The Garden Project was thoughtfully designed by Sally-Ann for those living with dementia and contains raised planters for easier access, strong-smelling plants and herbs, such as lavender, mint and thyme, and other sensory elements such as wind chimes.

She explains how, as a multisensory activity, gardening can be powerful and therapeutic for individuals living with dementia, benefitting cognitive function, emotional well-being and physical health.

“Gardening can help our residents to stay active and to feel empowered as they nurture the plants.” She says. “It can be very mindful especially with the textures and the smells, like the smell of the soil for example.

“It can evoke memories in our residents that may otherwise be hard for them to reach and it’s lovely to see them having conversations about the gardens they had before and the best way to do things. It’s also been very helpful because I’ve never grown anything prior to this, so they are teaching me how it’s done!”

Our care home manager, Dania Meadows says, “Setting up The Garden Project has been a labour of love and a joint effort across the home. Now it’s in full swing we love that our residents feel such a sense of accomplishment.”

As a very sociable project it’s been brilliant for our active residents who love to garden and it’s also perfect for our residents who just love to sit and enjoy the sensory elements. It’s a place everyone can use when family and friends come to visit because it’s so private and peaceful. We’ve even had family members joining in and bringing plants and ornaments for it.

“Whether our residents created it, enjoy maintaining it, sitting in it or simply eating the produce from it, we’re very proud of our garden and what our residents have achieved and we’re delighted it brings them so much happiness in so many different ways.





Raising awareness of Young Onset Dementia for Dementia Action Week

Dementia Action Week took place 15th -21st May. This year’s theme was ‘Diagnosis’ and we ran a campaign on Facebook to help raise awareness of Young Onset Dementia.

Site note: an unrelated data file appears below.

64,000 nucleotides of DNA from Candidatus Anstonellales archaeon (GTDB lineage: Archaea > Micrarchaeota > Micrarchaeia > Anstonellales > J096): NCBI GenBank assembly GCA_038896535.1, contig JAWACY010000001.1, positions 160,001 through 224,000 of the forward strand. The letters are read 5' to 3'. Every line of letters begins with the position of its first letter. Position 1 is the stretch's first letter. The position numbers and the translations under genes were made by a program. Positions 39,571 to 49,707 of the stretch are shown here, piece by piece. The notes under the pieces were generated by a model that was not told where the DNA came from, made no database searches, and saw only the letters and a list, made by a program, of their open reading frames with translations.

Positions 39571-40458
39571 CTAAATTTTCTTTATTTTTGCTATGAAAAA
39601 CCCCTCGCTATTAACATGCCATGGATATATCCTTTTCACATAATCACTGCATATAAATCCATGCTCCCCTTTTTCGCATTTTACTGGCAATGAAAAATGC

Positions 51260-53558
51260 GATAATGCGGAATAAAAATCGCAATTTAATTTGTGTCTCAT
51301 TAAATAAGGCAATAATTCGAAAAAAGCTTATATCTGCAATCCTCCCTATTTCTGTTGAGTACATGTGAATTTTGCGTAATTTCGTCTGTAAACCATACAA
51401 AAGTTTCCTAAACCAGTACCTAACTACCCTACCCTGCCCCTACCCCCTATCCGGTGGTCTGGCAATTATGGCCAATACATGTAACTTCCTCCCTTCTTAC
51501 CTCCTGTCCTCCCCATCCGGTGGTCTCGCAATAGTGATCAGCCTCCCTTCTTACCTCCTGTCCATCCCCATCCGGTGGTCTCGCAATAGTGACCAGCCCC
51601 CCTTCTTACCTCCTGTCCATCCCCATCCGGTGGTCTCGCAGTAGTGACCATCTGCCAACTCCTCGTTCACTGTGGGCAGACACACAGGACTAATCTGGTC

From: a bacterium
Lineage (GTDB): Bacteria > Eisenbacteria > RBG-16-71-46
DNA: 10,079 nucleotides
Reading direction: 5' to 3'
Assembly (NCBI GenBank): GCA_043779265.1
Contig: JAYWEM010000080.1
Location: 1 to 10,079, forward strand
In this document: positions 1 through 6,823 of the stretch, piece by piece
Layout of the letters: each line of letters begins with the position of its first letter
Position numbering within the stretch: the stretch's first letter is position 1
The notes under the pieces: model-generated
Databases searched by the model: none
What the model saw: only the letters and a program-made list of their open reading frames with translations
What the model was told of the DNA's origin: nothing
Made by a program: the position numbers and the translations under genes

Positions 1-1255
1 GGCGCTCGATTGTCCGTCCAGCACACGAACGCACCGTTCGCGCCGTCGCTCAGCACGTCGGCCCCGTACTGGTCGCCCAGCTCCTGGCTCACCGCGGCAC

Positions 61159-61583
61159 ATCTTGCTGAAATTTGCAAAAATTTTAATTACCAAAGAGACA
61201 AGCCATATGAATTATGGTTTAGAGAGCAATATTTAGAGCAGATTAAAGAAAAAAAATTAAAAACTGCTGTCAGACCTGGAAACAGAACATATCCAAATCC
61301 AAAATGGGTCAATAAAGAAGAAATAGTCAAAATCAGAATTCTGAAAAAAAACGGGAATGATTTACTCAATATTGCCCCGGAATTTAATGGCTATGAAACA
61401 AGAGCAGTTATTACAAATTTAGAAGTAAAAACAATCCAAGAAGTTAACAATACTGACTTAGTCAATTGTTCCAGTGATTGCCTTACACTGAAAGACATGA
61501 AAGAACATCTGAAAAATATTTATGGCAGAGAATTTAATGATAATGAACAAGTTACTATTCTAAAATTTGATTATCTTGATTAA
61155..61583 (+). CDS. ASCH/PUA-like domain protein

Our posts were seen by over 80,000 people and for every share they got, Barrowhill Hall donated £1 to Dementia UK. We raised £250!
Young Onset Dementia affects an estimated 70,800 people in the UK and the symptoms occur under the age of 65. The symptoms can be different from those of dementia, which develop later in life, and may include changes in behaviour, language difficulties, and difficulty with co-ordination and movement.
To help people understand more about the condition we highlighted Ali’s story, one of our residents with young onset dementia, whose symptoms began in her mid 50s.
Ali, 61, is a resident here at Churnet Lodge, our specialist household for those living with Young Onset Dementia. Churnet Lodge is a specially designed building and the décor and design are suited to younger people. We understand that dementia can be a challenging condition and our highly trained staff offer the appropriate care for their specific needs. We provide Ali, and all our residents, with the best possible care and quality of life.
Ali’s daughter, Charlotte, says her family found the decision to move Ali into Churnet Lodge a very difficult one. “It was a huge decision for us all,” she says, “and not one we came to lightly.
“Barrowhill Hall have been very kind and welcoming. The grounds are absolutely stunning, and the home is light, spacious and airy, with quiet lounges that are very peaceful.
“Seeing Mum’s relationship with her care team is hugely rewarding and the bond they have with her is so special. Her face lights up when she sees one of her regular carers, Tracey, who knows Mum so well.
“She is so good and it’s so reassuring to have her as our go-to person. Tracey is one of several superstars and they are all so kind to us!”
We know Ali is an animal lover. She spent many years with Jack Russell terriers, guinea pigs and any other animals who needed her and she loves all the furry friends who regularly visit our home.